Case Overview and Important Items

North Goes East — Case Study
Case Overview and Important Items
The North Goes East Case documents a decision for the North Asset Management group to diversify the investments that it can offer its clients. One of the ideas that it had was to start a property fund in which the company’s clients could invest in real estate through a hedge fund type arrangement. One of the most promising property markets in the world was identified to be in the Central and Eastern Europe (CEE) markets. As countries in this region have been either newly introduced to the European Union or on a path to joining the EU, there has been significant economic growth driven by foreign investment.
Whereas companies in Eastern Europe were growing at a few percentage points in regards to gross domestic product (GDP) per year, many of the countries in Eastern Europe were growing substantially faster. Much of this growth was driven by foreign investment that had entered the previously untapped markets through the trade liberalization deals that were terms of the European Union. However, at the same time, there were still high levels of political instability in the CEE as well as high levels of corruption and other social issues. Therefore, for investors to accept the risks associated with the CEE they often required substantial returns on their investment. In the case of North Asset Management, this group set the bar at a twenty percent internal rate of return for their property investments.
Important Case Facts
In May of 2004, the Czech Republic, Estonia, Hungary, Latvia, Lithuania, Poland, Slovakia, and Slovenia had joined the EU.
At the time of the case, Romania and Bulgaria were undergoing the application process.
In order to be admitted to the EU, countries had to agree to and abide by many economic and political mandates including such important items as forming a secular democracy as well establishing a market economy.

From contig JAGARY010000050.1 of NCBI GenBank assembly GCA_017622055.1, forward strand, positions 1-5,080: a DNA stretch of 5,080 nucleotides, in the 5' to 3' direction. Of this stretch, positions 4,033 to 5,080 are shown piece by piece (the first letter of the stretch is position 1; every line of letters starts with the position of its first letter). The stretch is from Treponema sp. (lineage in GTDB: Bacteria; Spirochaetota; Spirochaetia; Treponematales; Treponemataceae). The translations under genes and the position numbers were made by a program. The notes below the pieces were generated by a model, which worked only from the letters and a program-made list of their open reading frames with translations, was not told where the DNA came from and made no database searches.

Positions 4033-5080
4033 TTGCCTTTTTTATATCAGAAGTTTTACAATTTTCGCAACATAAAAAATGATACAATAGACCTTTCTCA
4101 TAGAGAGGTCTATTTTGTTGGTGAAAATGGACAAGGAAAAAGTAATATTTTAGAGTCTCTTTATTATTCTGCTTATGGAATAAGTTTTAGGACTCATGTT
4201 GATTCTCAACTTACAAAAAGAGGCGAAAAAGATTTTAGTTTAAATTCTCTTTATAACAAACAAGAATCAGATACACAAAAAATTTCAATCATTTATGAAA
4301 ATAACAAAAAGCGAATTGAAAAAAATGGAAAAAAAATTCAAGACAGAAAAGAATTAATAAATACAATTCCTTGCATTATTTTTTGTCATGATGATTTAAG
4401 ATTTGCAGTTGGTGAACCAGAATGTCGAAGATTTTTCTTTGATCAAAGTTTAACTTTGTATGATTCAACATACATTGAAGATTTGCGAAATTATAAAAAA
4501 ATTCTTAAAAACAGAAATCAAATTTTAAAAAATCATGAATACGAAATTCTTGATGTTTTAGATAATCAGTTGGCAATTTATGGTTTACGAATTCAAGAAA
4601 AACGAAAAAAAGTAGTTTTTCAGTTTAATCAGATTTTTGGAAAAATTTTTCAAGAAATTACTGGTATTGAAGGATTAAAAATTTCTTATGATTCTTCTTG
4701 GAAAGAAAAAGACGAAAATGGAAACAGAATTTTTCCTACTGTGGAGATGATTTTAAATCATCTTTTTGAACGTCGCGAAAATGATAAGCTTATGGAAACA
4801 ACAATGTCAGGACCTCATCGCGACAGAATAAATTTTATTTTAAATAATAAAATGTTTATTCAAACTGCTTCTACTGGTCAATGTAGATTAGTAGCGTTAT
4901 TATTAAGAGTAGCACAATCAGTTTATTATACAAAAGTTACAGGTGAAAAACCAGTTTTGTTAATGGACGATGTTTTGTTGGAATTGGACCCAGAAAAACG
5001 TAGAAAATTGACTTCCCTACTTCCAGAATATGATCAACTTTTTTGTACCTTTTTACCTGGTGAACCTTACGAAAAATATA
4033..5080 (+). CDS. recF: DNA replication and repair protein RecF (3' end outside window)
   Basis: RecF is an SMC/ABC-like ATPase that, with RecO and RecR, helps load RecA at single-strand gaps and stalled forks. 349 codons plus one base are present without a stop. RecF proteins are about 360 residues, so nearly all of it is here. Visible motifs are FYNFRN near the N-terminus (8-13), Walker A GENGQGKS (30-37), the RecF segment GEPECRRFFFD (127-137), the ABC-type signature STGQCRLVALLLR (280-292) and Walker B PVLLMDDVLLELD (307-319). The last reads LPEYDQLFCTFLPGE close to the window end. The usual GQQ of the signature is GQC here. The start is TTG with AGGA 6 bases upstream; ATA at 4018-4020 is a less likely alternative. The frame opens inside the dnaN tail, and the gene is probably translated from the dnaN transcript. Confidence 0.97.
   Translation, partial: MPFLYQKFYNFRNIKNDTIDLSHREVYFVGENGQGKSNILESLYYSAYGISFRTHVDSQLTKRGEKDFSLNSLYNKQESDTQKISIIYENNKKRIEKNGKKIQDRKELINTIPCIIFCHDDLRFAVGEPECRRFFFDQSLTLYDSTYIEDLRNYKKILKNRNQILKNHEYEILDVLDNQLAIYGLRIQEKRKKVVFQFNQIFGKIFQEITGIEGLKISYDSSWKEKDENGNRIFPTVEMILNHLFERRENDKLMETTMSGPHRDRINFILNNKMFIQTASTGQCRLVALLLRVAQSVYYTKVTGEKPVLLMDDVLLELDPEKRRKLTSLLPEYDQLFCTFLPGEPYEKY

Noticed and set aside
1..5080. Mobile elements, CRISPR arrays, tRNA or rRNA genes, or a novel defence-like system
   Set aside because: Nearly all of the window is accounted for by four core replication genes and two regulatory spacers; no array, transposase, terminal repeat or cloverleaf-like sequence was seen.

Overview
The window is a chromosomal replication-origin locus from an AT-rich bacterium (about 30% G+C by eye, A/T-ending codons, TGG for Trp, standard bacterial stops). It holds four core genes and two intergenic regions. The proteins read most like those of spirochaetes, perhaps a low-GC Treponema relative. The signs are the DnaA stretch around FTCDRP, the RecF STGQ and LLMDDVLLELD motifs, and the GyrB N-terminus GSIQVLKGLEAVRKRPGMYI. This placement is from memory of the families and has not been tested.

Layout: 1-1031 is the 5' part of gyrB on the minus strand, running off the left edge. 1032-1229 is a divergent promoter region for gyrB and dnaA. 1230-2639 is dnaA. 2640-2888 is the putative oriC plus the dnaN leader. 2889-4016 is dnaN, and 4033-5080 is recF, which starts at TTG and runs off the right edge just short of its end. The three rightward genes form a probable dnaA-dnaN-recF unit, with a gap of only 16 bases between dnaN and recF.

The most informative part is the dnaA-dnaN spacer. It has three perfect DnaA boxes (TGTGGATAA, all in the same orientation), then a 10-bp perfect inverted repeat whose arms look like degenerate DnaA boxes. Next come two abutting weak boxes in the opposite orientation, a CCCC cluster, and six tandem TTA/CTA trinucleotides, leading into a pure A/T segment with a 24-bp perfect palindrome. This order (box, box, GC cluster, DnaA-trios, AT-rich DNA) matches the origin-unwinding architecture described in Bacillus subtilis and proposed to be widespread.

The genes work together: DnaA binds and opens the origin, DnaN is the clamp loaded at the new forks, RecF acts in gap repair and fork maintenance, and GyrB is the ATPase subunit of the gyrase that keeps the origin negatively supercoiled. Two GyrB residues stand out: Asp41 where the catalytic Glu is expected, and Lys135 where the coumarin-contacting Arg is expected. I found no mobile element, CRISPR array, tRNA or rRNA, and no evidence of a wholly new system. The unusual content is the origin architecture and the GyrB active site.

As a result of the countries embracing capitalism, foreign investment helped fuel a game of “catch up” and these economies grew comparatively quickly on average.
Although the CEE region had tremendous growth opportunities there were still many threats such as labor migration, inflation, political instability, corruption, etc.
SWOT
Strengths
Talented Management
Successful Parent Company
Large Amount of Capital Available
Weaknesses
Limited Experience in CEE
Limited Experience in a Property Fund
Language and Cultural Obstacles
Opportunities
Find an Ideal First Property Investment
Meet the 20% IRR Benchmark
Expand to Other Secondary Cities
Threats
Political Instability and Corruption
Eurozone Instability
Cultural and Language Barriers
Investment Opportunities
Retail Park in Romania
Low Unemployment
Good Infrastructure
Natural Resources
Under Retailed
Logistics Platforms in Bulgaria, Hungary, and Romania
High Margins
Stabile Industry
Local Market Instability
Retail Project in Hungary
Good Infrastructure
Specialized Industries Close By
Redevelopment Opportunities
Recommendations
For the managers of the property fund, the first investment was critical as it would set the stage for all further investments. After literally considering hundreds of different opportunities and different projects, the three finalists were chosen and now the decision rest between which one showed the most promise as an initial investment. Two of the three opportunities were designed around the retail industry in which the managers had experience in.
Developing a logistics network is a complicated endeavor that requires significant knowledge of the industry. This was not necessarily in line with the management’s level of expertise and experience and they would have to rely on outside consultants for much of the development of this project. Since this is the fund’s investment project and represents an important milestone, then the logistics project should be eliminated first. This could be one of the projects that the team pursues later.
Of the two retail projects that made the top three selections, the retail park in Romania is the most attractive. This is due to the fact that the infrastructure is already well developed, there are stable and low unemployment rates, the region is rich in natural resources, and the area is currently under developed in regards to retail. All of these factors make the Romania the most attractive option to invest in first. Although the returns might not be as high as the other two options, this would put the fund on a solid foundation to develop more opportunities later. It is better to accept less risk in the first round of investments and build up some experience and a network before tackling more challenging investments that could pose various threats to the new fund.

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